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J Pediatr Psychol. 2013 May;38(4):365-75. doi: 10.1093/jpepsy/jss131. Epub 2013 Jan 17.

Individual and additive effects of mothers' and fathers' chronic pain on health outcomes in young adults with a childhood history of functional abdominal pain.

Author information

1
Department of Psychology and Human Development, Vanderbilt University, USA.

Abstract

OBJECTIVE:

To evaluate effects of mothers' and fathers' chronic pain on health outcomes in adult sons and daughters with a childhood history of functional abdominal pain (FAP).

METHOD:

Adults (n = 319; Mean age = 22.09 years) with a childhood history of FAP reported parental history of chronic pain and their own current health (chronic pain, somatic symptoms, disability, use of medication and health care, illness-related job loss).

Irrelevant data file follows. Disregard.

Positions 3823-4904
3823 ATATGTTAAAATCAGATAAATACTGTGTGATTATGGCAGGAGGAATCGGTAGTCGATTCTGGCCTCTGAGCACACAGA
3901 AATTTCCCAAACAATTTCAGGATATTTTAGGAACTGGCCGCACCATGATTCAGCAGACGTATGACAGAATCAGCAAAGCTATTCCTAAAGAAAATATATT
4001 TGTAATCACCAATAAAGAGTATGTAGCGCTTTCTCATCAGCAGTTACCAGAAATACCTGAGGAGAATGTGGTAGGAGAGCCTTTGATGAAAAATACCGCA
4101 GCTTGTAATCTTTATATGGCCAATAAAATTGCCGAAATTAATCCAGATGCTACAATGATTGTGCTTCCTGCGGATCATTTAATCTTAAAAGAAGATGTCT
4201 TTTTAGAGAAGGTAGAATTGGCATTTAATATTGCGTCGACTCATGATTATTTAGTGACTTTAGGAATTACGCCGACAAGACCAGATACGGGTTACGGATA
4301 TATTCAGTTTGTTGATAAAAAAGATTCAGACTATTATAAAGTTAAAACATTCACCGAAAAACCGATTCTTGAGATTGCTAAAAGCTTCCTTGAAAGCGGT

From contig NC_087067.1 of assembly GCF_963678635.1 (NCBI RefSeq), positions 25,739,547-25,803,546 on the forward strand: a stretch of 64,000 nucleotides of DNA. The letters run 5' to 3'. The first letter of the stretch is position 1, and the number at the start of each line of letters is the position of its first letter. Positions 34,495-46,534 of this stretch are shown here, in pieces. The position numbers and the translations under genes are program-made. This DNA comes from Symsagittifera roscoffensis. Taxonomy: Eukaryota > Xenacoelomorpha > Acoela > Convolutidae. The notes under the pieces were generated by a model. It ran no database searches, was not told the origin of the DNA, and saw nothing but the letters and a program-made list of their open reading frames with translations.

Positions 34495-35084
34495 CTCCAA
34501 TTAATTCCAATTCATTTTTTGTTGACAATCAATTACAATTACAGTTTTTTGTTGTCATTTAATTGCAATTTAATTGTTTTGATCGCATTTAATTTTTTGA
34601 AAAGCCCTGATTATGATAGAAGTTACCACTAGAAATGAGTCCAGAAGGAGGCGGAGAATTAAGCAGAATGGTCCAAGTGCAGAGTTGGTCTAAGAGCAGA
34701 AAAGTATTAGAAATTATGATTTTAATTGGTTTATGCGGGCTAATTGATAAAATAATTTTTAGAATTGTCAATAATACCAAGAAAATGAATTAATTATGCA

RESULTS:

Positive histories of maternal and paternal chronic pain were each associated with poorer health in sons and daughters, regardless of child or parent gender. Having 2 parents with chronic pain was associated with significantly poorer health than having 1 or neither parent with chronic pain.

CONCLUSIONS:

Chronic pain in both mothers and fathers is associated with poor health and elevated health service use in young adults with a childhood history of FAP. Having both parents with chronic pain increases risk for adverse outcomes.

PMID:
23335355
PMCID:
PMC3633252
DOI:
10.1093/jpepsy/jss131
[Indexed for MEDLINE]
Free PMC Article

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